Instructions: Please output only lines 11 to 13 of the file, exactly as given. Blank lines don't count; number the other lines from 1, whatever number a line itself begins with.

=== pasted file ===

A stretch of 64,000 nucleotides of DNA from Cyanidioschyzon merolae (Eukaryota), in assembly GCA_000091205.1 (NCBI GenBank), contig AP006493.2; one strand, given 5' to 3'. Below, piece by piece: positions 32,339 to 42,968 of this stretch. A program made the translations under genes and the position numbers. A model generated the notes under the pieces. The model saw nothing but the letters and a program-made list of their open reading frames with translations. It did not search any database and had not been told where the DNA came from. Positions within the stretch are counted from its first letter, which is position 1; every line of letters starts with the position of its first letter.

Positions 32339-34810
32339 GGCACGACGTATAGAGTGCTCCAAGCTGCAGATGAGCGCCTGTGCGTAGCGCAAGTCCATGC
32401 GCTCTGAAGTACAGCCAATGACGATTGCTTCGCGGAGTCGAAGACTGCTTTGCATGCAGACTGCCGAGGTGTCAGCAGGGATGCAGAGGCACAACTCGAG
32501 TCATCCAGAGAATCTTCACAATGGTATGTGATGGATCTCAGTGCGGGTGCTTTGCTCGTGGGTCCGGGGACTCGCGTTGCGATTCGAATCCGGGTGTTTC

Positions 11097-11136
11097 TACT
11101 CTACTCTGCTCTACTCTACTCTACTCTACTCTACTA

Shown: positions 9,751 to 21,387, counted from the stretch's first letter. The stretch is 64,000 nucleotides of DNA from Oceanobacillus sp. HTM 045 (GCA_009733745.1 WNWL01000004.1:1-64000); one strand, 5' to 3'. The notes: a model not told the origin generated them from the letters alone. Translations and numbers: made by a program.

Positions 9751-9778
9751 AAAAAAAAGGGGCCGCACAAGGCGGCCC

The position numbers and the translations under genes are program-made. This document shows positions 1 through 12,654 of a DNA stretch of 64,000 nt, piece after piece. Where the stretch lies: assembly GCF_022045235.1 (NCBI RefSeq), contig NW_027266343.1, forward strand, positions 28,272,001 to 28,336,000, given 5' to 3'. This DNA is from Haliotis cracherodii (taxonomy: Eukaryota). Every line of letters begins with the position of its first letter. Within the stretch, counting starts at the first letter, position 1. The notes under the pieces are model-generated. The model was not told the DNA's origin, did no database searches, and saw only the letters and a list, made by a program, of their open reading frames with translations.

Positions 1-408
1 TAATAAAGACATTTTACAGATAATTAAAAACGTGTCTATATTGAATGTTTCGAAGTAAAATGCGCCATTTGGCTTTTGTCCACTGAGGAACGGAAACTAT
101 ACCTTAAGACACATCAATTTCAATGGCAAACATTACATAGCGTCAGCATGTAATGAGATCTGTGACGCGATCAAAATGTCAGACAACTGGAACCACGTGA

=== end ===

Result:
9751 AAAAAAAAGGGGCCGCACAAGGCGGCCC

The position numbers and the translations under genes are program-made. This document shows positions 1 through 12,654 of a DNA stretch of 64,000 nt, piece after piece. Where the stretch lies: assembly GCF_022045235.1 (NCBI RefSeq), contig NW_027266343.1, forward strand, positions 28,272,001 to 28,336,000, given 5' to 3'. This DNA is from Haliotis cracherodii (taxonomy: Eukaryota). Every line of letters begins with the position of its first letter. Within the stretch, counting starts at the first letter, position 1. The notes under the pieces are model-generated. The model was not told the DNA's origin, did no database searches, and saw only the letters and a list, made by a program, of their open reading frames with translations.

Positions 1-408